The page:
Now streaming on:
Her father must not have been very bright. He left his firecracker factory to his daughter, Chun Zhi, and then forbade her to marry, so that the factory would stay in the family. But if she dies without children, what happens then? This is a problem that doesn't seem to have bothered Chun Zhi's father, perhaps because it would undermine the entire dramatic premise of "Red Firecracker, Green Firecracker," a visually stunning new Chinese film with a shamelessly melodramatic plot.
The movie takes place in pre-revolutionary China, circa 1911, in a provincial town where the owner of the fireworks factory is the local lord. The beautiful Chun Zhi (Ning Jing) takes over the factory at the age of 19, and everyone treats her as a man, calling her "The Master." She even dresses as a man, although that only accentuates her beauty.
The entire district is crackling with fireworks (and the sound track is peppered with background explosions). Maybe we are to understand that China's feudal way of life is about to detonate. One day a local kid steals some tobacco and is about to be severely punished when an itinerant artist comes to his defense. The artist, whose name is Nie Bao (Wu Gang), catches the eye of Chun Zhi, and soon he is painting fish on The Master's vases.
The local establishment is aghast when it becomes clear that The Master has fallen in love with the intrepid artist, and that sets an intrigue in motion, masterminded by Mr. Mann (Zhao Xiaorui). Chun Zhi tries to detach from her lover, but cannot; beneath her cold exterior, The Master is a girl with a crush, and soon she cries, in the heart-rending words of melodramas from all ages, "I don't want to be your master - I just want to be a woman!" Yes, but a lot of fireworks are going to explode before that day comes, and soon Nie Bao finds himself suspended over a bed of glowing coals with his body wrapped with fireworks; if he relaxes even a little, the first firecracker will fall into the flames, and he'll be history. Later, there is a local competition, for Chun Zhi's benefit, at which young men show off how bravely, and unwisely, they can handle fireworks. It's as if this sequence slipped in from a martial arts movie.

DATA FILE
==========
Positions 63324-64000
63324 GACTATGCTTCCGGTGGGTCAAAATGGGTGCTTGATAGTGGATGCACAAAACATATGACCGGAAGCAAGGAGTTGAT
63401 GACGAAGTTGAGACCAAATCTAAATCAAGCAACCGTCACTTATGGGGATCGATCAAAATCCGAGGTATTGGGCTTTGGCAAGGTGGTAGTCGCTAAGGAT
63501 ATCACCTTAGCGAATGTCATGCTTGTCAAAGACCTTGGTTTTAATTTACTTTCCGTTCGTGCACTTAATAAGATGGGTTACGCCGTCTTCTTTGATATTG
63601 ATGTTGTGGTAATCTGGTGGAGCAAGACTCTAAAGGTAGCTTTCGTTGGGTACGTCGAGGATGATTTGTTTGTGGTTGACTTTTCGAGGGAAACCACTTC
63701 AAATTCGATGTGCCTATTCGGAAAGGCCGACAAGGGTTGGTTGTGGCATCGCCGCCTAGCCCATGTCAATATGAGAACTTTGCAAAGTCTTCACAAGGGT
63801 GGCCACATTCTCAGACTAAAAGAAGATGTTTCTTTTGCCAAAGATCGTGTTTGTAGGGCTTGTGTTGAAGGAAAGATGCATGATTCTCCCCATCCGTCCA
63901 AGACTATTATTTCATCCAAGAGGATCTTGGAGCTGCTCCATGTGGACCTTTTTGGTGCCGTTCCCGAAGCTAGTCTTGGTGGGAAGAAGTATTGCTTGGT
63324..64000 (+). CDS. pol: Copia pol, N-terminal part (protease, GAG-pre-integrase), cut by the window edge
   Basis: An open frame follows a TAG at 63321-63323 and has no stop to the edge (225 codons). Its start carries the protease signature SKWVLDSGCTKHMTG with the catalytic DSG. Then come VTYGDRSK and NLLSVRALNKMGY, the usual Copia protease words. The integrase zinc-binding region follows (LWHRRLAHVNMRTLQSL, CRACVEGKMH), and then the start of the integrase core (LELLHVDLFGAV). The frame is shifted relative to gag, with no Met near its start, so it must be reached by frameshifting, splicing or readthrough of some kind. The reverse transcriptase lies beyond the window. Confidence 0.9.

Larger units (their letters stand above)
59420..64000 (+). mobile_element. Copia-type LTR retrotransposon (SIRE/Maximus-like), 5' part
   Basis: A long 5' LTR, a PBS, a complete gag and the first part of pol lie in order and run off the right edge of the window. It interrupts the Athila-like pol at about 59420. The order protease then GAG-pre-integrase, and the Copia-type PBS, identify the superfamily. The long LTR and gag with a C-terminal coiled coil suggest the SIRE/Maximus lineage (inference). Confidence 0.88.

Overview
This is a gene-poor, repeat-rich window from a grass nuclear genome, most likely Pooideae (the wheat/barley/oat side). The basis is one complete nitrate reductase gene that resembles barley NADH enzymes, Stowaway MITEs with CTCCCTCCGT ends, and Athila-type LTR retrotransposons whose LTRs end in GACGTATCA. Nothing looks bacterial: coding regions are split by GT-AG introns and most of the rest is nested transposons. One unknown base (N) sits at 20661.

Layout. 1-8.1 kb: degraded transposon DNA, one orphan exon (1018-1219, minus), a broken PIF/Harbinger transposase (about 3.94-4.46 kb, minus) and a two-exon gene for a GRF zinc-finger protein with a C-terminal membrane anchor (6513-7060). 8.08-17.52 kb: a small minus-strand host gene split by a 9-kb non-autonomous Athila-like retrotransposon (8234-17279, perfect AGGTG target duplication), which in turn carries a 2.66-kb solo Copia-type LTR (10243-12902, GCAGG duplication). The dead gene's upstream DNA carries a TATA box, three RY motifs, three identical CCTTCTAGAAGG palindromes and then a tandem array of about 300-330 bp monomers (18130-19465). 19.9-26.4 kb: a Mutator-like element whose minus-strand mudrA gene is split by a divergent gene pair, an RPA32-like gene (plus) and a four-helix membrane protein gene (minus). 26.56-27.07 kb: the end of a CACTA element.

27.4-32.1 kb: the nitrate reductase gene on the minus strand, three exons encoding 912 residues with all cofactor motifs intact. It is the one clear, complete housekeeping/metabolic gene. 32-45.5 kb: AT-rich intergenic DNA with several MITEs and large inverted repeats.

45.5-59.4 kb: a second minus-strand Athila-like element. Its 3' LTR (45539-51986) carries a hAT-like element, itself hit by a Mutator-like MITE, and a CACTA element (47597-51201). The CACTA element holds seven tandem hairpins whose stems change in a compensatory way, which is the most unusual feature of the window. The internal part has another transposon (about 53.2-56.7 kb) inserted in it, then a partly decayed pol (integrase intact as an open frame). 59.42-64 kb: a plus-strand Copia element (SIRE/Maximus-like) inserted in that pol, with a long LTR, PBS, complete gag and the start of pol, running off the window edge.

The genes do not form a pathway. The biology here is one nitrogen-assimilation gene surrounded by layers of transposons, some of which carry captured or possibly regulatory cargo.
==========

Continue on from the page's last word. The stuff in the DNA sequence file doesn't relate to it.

So many of the recent movies from China have been so good that there's a temptation to expect every one to be a masterpiece.
"Red Firecracker, Green Firecracker" is a magnificently mounted film (every frame could be a photograph), and it has a lot of energy, but the plot, as you may have guessed, is sort of silly, and the climax is all too explosive.